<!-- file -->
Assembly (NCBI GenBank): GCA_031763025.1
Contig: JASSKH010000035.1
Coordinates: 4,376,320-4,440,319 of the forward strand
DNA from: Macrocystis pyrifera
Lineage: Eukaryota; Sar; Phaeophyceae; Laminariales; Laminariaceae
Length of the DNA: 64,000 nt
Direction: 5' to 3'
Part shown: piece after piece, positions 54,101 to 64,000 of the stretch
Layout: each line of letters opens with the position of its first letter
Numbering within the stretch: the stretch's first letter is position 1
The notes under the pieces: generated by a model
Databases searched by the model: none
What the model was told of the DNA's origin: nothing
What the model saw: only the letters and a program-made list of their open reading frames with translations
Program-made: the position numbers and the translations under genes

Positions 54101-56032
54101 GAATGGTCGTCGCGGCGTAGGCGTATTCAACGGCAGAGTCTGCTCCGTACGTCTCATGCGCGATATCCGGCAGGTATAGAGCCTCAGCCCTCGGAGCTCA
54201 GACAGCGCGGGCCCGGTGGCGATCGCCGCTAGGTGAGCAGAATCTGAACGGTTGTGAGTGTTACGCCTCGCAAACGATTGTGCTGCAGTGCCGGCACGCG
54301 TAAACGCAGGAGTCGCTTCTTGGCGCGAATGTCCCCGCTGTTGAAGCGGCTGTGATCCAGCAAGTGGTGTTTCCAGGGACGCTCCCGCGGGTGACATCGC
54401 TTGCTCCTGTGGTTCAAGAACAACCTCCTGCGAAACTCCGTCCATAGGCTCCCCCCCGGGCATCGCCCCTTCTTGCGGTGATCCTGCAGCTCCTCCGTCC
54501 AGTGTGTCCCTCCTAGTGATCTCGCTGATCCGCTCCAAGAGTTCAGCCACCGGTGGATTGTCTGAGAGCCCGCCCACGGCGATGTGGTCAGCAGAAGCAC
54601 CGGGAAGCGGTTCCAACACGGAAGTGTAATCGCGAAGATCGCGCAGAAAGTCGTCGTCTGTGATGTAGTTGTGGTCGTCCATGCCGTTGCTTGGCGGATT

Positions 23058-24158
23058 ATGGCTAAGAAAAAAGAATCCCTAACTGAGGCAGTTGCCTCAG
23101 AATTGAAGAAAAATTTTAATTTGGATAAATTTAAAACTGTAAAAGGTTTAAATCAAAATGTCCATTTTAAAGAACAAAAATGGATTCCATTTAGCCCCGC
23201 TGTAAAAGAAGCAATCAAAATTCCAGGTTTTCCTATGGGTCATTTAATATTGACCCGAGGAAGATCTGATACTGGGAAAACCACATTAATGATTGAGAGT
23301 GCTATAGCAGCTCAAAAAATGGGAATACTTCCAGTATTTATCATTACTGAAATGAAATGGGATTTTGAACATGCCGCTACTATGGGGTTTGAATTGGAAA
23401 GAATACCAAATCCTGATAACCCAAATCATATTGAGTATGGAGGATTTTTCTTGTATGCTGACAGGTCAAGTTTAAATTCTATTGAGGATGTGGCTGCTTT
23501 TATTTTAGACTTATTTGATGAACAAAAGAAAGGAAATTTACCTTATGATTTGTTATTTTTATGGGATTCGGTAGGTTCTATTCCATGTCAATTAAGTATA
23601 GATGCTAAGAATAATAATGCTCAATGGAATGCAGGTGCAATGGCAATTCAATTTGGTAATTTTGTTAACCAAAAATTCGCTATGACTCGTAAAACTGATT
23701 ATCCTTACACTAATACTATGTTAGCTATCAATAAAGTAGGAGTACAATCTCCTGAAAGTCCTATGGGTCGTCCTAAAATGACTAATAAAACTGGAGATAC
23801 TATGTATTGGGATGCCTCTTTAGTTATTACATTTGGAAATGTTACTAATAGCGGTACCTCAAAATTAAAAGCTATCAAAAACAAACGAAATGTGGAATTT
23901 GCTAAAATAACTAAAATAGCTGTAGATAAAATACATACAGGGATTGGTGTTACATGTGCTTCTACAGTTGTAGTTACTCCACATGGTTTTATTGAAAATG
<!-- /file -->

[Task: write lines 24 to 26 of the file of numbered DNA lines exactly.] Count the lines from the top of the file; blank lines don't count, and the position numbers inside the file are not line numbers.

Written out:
23058 ATGGCTAAGAAAAAAGAATCCCTAACTGAGGCAGTTGCCTCAG
23101 AATTGAAGAAAAATTTTAATTTGGATAAATTTAAAACTGTAAAAGGTTTAAATCAAAATGTCCATTTTAAAGAACAAAAATGGATTCCATTTAGCCCCGC
23201 TGTAAAAGAAGCAATCAAAATTCCAGGTTTTCCTATGGGTCATTTAATATTGACCCGAGGAAGATCTGATACTGGGAAAACCACATTAATGATTGAGAGT